Thursday, November 11, 2010

Poem: "William B. Youngblood Looks at a Filipino Go-Go"


William B. Youngblood Looks at a Filipino Go-Go

Everything I gave was to get rid of you
As one gives to the beggar. There. Go away.
—Margaret Atwood, “Cressida to Troilus:  A Gift”


His body swaying to music throws a glance
at me and, in turns, others through the cage.
I do not know the dancer or the dance

but attend every Friday on the chance
he’d sway and ache for me despite my age,
he’d grant, for pity’s sake, more than a glance.

He pauses, for a heartbeat, when I enhance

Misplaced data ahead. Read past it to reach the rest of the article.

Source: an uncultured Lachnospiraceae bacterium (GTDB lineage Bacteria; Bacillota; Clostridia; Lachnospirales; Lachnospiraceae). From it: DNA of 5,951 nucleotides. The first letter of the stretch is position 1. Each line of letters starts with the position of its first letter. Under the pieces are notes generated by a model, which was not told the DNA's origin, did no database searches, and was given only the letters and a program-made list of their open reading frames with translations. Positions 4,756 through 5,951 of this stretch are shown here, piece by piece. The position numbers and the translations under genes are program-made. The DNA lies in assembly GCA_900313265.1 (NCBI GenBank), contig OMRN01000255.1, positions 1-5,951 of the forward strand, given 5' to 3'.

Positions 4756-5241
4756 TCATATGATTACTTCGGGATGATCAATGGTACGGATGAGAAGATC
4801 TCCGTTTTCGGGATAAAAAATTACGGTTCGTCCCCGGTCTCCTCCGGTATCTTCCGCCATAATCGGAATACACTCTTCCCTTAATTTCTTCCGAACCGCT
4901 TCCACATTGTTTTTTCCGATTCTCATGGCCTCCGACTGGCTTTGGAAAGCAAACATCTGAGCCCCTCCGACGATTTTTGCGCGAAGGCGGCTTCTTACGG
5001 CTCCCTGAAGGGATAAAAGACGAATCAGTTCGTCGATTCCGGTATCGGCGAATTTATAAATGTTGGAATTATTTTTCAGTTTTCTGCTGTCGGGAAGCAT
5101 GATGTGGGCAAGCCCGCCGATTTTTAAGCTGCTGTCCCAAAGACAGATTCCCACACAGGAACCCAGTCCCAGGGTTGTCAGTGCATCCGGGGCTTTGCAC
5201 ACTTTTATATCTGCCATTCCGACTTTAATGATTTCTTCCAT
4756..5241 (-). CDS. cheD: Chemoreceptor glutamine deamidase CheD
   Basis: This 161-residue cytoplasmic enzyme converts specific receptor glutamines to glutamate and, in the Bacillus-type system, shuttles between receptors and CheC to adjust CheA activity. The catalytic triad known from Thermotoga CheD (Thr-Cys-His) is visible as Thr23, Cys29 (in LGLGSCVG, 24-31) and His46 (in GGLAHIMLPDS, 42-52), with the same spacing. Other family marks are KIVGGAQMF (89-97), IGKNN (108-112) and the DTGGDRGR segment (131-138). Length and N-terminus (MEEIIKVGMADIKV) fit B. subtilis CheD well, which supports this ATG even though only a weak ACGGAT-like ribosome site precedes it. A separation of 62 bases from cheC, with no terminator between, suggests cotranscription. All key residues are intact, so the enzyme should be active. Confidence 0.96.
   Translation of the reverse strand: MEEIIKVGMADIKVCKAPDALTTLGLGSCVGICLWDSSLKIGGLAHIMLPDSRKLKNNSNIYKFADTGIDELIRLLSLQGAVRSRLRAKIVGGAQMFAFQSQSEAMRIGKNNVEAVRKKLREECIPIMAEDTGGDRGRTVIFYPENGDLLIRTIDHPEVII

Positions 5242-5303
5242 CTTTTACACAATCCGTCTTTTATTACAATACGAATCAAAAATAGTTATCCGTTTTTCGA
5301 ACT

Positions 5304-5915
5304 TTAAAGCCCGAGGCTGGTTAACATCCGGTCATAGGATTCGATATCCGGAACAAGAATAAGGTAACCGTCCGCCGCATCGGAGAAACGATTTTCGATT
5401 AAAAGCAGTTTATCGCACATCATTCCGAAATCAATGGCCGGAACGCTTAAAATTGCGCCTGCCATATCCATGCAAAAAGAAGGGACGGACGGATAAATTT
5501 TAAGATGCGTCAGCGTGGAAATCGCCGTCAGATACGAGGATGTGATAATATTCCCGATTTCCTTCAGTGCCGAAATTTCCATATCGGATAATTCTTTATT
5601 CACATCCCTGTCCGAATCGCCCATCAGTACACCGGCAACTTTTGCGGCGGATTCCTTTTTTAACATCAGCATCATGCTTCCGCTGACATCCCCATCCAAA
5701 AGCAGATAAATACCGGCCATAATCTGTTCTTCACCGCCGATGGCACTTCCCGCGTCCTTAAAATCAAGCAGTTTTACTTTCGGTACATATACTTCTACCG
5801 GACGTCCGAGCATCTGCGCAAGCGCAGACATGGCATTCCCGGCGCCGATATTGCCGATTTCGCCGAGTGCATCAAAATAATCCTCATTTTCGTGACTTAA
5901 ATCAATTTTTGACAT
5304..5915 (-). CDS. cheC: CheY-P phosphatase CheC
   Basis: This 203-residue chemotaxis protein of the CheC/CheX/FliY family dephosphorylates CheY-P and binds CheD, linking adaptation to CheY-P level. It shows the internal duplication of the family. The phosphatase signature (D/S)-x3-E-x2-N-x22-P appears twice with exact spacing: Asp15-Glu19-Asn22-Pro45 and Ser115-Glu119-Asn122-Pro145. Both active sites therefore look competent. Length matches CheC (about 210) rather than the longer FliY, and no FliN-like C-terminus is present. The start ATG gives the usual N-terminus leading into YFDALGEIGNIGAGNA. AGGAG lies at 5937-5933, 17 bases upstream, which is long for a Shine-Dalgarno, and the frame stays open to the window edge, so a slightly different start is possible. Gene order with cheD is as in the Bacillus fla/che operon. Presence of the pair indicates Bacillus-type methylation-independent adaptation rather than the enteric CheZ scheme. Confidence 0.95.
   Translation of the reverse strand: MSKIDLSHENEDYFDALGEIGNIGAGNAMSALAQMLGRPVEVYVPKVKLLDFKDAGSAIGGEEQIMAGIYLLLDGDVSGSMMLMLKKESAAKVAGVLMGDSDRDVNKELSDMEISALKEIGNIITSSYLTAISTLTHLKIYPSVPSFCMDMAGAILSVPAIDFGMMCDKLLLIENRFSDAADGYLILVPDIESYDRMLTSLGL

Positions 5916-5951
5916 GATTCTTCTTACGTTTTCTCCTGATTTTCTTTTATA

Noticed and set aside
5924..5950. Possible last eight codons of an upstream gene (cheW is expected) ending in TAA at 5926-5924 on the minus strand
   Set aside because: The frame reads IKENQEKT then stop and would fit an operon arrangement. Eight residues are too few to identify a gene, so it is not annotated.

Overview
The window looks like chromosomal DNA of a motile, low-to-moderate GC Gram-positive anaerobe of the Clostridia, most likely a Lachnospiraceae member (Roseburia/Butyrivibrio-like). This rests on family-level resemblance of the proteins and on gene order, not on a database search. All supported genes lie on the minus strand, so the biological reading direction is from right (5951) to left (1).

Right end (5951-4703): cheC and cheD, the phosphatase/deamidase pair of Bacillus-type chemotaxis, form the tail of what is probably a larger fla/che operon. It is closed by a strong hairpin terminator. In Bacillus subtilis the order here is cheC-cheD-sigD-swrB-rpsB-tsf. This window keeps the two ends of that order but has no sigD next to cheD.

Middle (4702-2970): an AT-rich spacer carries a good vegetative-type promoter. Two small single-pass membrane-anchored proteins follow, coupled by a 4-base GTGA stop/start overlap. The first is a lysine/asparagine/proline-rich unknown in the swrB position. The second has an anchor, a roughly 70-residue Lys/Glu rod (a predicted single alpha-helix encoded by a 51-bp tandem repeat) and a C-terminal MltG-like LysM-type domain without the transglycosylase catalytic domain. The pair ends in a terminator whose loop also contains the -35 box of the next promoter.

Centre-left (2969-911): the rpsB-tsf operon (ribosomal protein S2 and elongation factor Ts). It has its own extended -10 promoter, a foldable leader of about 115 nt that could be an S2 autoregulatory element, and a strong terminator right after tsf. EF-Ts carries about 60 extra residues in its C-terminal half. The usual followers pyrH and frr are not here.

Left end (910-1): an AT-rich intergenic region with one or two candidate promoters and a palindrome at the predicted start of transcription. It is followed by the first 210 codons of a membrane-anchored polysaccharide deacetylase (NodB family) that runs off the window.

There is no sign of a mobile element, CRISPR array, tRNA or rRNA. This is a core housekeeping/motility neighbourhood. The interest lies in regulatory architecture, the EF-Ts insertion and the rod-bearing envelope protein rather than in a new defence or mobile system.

the bulge of his silk crotch with his paper wage.
O, I know what the dancer wants from his dance.

What do I want? The pectoral advance?
A wifely kiss? To fill the butt’s cleavage
with my old body? Night extends the glance

into a corridor entered in a trance,
to a dark room behind the strobe lit stage,
where we may know the dancer, not the dance.

I throw my jacket over all my wants,
domestic, holy, beggaring, savage,
and turn to leave, with a backward glance,
the dancers who are dancers when they dance.

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